A huge crowd of pro-democracy activists marched to the United States consulate in Hong Kong on Sunday in a bid to ramp up international pressure on Beijing following three months of huge and sometimes violent protests.
Millions have taken to Hong Kong’s streets over the last 14 weeks in the biggest challenge to China’s rule since the city’s handover from Britain in 1997.
The protests were ignited by a now scrapped plan to allow extraditions to the authoritarian mainland, seen by opponents as the latest move by China to chip away at the international finance hub’s unique freedoms.
But after Beijing and city leaders took a hard line the movement snowballed into a broader campaign calling for greater democracy, police accountability and an amnesty for those arrested.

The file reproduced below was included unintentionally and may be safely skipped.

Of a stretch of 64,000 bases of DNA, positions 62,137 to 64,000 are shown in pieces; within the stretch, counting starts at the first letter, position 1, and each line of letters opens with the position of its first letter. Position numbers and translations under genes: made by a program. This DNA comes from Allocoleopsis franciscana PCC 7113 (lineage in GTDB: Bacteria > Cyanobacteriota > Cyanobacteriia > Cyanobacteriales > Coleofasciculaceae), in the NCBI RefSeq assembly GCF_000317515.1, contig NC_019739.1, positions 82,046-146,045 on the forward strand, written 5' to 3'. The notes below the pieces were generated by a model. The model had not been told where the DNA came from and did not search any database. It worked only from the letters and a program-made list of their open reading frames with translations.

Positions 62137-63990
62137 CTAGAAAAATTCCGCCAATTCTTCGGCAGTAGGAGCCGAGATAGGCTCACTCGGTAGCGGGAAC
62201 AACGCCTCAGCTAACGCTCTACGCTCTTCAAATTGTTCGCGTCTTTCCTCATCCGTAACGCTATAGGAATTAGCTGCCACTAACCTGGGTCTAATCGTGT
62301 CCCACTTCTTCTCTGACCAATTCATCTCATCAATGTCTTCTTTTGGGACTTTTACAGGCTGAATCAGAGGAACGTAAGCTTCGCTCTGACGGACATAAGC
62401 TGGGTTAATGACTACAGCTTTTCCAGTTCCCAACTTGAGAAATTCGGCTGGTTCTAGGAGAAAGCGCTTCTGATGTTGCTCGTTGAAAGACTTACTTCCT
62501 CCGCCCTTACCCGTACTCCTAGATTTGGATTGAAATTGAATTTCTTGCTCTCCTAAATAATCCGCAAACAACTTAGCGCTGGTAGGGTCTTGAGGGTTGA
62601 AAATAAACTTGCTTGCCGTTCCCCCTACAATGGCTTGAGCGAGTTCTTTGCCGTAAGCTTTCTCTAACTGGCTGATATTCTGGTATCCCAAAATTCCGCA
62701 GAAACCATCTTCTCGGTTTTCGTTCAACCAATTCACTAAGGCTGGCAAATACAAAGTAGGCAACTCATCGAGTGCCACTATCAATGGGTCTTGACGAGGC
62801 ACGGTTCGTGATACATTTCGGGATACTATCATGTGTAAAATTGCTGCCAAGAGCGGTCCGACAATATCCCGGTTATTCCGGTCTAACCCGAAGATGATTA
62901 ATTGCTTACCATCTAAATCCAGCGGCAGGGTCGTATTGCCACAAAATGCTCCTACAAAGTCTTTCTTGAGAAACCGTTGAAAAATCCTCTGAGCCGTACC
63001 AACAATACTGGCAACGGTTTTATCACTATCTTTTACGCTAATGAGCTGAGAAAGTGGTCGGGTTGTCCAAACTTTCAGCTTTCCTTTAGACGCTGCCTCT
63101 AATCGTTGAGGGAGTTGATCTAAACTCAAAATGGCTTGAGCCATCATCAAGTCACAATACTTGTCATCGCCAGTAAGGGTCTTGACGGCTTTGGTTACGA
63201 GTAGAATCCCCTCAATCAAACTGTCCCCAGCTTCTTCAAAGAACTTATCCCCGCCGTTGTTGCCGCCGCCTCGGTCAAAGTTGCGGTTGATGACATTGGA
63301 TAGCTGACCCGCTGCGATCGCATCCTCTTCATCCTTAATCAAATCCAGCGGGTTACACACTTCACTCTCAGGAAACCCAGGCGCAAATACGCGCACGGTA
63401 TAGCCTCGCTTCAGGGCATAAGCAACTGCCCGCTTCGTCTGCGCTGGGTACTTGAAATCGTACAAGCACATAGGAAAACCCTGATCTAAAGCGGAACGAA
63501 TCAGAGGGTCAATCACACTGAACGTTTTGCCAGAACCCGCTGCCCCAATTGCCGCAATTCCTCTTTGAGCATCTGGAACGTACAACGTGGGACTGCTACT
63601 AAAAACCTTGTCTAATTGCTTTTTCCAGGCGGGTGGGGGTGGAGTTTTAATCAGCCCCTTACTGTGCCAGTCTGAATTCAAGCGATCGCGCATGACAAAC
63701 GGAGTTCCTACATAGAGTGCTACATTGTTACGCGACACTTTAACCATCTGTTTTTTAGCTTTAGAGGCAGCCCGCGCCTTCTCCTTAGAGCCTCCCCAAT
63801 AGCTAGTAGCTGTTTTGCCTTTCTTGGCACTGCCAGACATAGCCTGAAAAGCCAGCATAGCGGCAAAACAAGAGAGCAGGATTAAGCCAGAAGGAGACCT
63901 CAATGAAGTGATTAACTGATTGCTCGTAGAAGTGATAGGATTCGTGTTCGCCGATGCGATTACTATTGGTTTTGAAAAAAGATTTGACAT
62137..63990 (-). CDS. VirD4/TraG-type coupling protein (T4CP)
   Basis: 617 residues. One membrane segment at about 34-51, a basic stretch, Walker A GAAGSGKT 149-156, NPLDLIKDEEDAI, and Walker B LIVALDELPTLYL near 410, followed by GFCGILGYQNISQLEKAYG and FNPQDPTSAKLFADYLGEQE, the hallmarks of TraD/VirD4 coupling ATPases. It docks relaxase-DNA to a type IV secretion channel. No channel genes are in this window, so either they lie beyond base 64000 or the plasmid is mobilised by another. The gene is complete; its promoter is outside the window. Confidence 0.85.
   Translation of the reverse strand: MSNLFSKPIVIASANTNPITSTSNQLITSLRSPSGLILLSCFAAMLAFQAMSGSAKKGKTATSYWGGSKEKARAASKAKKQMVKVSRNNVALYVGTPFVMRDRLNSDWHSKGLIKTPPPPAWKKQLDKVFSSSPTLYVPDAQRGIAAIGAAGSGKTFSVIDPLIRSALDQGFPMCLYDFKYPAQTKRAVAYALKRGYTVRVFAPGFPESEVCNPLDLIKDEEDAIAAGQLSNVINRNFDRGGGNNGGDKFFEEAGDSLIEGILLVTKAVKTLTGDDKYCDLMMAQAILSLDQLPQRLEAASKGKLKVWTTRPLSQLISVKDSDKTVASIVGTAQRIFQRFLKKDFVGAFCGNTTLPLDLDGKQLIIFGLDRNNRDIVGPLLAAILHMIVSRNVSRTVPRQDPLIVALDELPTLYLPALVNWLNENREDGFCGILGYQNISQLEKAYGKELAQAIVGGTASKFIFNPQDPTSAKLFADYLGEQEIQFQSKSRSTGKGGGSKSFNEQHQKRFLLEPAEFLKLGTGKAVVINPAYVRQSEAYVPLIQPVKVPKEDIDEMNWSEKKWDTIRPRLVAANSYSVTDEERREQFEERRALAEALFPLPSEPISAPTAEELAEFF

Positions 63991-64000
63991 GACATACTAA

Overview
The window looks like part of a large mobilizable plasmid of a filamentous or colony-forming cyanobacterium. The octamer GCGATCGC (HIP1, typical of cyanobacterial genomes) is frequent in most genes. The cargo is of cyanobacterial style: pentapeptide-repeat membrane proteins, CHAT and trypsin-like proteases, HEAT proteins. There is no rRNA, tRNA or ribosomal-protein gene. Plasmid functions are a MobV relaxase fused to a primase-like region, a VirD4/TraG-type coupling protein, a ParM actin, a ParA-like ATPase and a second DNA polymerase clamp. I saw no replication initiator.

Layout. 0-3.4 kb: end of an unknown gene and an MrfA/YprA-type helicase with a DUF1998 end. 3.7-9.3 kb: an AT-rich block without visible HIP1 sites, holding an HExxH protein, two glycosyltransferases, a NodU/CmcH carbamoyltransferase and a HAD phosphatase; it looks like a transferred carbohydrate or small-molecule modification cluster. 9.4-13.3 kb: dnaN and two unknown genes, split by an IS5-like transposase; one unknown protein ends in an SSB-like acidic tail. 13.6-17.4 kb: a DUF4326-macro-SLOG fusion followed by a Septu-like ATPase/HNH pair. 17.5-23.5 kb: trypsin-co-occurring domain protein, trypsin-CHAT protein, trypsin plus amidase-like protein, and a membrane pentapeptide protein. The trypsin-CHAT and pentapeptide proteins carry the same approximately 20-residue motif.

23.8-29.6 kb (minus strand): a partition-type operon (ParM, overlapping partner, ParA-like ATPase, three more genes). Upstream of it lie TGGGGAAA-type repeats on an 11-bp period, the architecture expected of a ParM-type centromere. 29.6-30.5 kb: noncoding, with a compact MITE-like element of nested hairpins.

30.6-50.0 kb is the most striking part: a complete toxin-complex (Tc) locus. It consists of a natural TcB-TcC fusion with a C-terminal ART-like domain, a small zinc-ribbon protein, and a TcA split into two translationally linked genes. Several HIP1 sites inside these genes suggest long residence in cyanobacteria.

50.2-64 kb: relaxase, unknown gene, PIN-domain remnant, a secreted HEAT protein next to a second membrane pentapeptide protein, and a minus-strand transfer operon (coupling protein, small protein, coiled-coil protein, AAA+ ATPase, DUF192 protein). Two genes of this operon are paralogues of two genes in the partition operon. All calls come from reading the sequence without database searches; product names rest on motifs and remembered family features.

Sunday’s protest was yet another massive turnout for a movement that has gripped the semi-autonomous territory and plunged it into a political crisis.
Dense crowds of protesters — many waving US flags, others singing the Star Spangled Banner — spent hours slowly filing past Washington’s consulate in the thick tropical heat.
They called on the US to pressure Beijing to meet their demands and for Congress to pass a recently proposed bill that expresses support for the protest.
“More than 1,000 protesters have been arrested. We can’t do anything but come out onto the streets, I feel hopeless,” 30-year-old protester Jenny Chan, told AFP.
“I think aside from foreign countries, no one can really help us,” she added.